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Avoid an Emergency With These Swimming and Boating Safety Tips

Updated June 03, 2024
boating safety tips

A little bit of common sense can go a long way in keeping families safe at the pool or beach this summer. Westerly Hospital Emergency Department Director Nader Bahadory, DO, says having extra safety equipment on hand, keeping an eye on vulnerable loved ones, and avoiding dangerous situations on the water can keep people out of the hospital.

“Enjoy the water, have fun, but pay attention to the environment around you and be responsible for the people that are not as agile in the water as you are,” Dr. Bahadory said.

He gave some tips on how to stay safe during those last weeks of summer.

What are the signs of dehydration, heat exhaustion and heat stroke?

Heat related illnesses are on a continuum, starting with dehydration and progressing to heat exhaustion and eventually heat stroke. Heat stroke is a serious condition that could lead to seizures and kidney failure.

The earlier warning signs of dehydration can include nausea, headache, cramps and when someone stops sweating. The dry skin increases body temperature, which can lead to heat stroke.

More severe symptoms of heat exhaustion and heat stroke can include confusion and altered mental status. It is important to be on the lookout for warning signs of dehydration, heat exhaustion and heat stroke in older patients who may be more vulnerable to the summer temperatures. Some medications may also prevent them from sweating, causing them to become dehydrated faster.

Can bacteria in the water at the beach make people sick?

Bacteria is everywhere, not just in the water. Swimming at the beach is unlikely to cause someone to get sick. However, a deep cut or wound could get infected by bacteria like vibrio, which can be found in the region. Thankfully, because the water is cold in Connecticut and Rhode Island, there is less bacteria in the water compared to warmer climates.

What should people do if they get stung by a jellyfish?

Most of the time, a jellyfish sting may be uncomfortable but not serious. The best thing to do is to remove any debris or remaining jellyfish from the exposed skin and wash the area in the salt water. Be careful removing extra pieces of jellyfish because they can still fire when removing them. If you are concerned about an allergic reaction with symptoms such as shortness of breath, rash or trouble swallowing, go to the emergency department.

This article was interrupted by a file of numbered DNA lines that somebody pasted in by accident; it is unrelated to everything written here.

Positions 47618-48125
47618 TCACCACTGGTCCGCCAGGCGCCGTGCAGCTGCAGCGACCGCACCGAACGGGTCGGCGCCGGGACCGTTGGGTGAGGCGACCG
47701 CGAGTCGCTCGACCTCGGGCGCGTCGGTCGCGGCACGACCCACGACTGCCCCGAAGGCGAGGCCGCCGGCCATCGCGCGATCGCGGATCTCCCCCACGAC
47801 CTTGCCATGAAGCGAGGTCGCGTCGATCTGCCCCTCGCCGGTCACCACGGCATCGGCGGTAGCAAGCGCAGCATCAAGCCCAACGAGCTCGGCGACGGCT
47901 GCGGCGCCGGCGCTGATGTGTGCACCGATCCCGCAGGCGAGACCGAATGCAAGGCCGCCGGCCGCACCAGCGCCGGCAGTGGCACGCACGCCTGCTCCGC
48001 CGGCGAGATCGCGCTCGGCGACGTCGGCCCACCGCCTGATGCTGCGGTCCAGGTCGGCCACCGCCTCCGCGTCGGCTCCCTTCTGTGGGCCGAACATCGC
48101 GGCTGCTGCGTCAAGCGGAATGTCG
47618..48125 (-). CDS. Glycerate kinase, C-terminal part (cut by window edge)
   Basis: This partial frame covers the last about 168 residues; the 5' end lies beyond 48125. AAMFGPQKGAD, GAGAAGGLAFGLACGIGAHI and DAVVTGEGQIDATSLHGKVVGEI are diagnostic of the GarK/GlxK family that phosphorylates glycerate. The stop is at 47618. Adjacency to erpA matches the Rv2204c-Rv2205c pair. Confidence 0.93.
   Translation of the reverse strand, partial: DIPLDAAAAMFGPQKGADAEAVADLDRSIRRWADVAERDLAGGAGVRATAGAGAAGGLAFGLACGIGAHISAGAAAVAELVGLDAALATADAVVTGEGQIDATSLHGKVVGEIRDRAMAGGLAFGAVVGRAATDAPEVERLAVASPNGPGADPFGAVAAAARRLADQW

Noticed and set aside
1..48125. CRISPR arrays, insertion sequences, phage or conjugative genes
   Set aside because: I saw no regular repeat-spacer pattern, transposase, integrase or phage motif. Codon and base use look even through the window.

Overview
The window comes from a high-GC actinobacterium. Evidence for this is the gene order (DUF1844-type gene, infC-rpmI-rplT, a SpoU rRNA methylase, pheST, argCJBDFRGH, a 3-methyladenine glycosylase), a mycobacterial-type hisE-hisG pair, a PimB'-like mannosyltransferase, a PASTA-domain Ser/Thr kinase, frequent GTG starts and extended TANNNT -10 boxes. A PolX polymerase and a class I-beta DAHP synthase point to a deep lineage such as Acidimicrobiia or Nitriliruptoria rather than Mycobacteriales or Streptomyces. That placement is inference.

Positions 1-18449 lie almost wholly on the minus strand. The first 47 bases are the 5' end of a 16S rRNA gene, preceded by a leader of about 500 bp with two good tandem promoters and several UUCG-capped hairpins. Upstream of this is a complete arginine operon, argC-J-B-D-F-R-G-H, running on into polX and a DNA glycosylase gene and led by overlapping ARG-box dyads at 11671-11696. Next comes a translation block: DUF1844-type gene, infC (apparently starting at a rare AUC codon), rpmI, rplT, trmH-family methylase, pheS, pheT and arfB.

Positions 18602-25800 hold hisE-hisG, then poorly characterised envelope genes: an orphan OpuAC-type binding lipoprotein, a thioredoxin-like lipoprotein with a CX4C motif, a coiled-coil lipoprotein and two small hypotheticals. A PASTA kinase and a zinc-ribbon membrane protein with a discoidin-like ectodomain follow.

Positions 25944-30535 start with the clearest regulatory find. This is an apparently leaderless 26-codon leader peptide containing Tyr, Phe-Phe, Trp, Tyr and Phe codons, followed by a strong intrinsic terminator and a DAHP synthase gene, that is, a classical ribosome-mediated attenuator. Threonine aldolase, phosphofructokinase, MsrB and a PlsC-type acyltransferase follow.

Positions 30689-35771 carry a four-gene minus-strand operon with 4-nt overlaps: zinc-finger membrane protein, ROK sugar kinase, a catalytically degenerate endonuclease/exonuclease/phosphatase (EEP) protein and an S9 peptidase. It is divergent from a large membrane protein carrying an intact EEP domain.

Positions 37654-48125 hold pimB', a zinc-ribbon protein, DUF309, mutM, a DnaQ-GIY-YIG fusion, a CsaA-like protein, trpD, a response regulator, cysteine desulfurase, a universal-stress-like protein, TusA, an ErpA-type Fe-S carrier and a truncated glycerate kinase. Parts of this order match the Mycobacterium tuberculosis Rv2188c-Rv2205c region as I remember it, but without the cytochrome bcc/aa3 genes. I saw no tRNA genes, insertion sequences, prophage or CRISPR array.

How can people stay safe while boating?

Pay attention to the environment around you. There are other people that are probably not as careful as you are, so you need to be prepared for the actions of other boaters. Taking a boating safety course is a good first step, keep enough life jackets on board for everyone and don’t drink while boating. Alcohol use is frequently linked to boating accidents and can make you more prone to heat related illnesses.

“Alcohol is a diuretic, so it makes you urinate more and if you’re drinking alcohol, you’re not drinking water and that’s a double whammy to become more dehydrated,” said Dr. Bahadory.

What is dry drowning?

“Dry drowning” is a term that refers to when a patient inhales water and has a spasm of the upper airway and larynx. When this happens, their upper airway closes, making it difficult to breathe. However, no water enters the lungs, which is why it’s referred to as “dry.” Symptoms come on quickly and can include coughing, shortness of breath, chest pain, confusion or signs of worsening mental status or confusion.

“Secondary drowning” happens when a patient is submerged and ultimately water enters the lungs, causing injury. Symptoms can include difficulty breathing, coughing and chest discomfort that can worsen hours later due to the ingestion of water.

“Dry drowning” and “secondary drowning” are not official medical terms, but both can be serious. If a parent notices their child is exhibiting symptoms, they should seek emergency medical care right away and if their child appears to be in distress, call 9-1-1.

How can people stay safe while swimming?

Pay attention to your surroundings, including the flow of the water and any undercurrents. Strong currents can catch even experienced swimmers off guard.

Adults should also keep a close eye on kids at the pool or beach. If there are too many kids and not enough adults, someone could get lost in the mix, so always have enough chaperones present anytime there’s water involved. Children can drown even in very shallow water so constant supervision is critical. Caregivers may also benefit from a water safety course.

Use common sense anytime water is present. If the current is too strong, stay out of the water. If the temperatures are too hot, make sure vulnerable loved ones are staying cool and hydrated.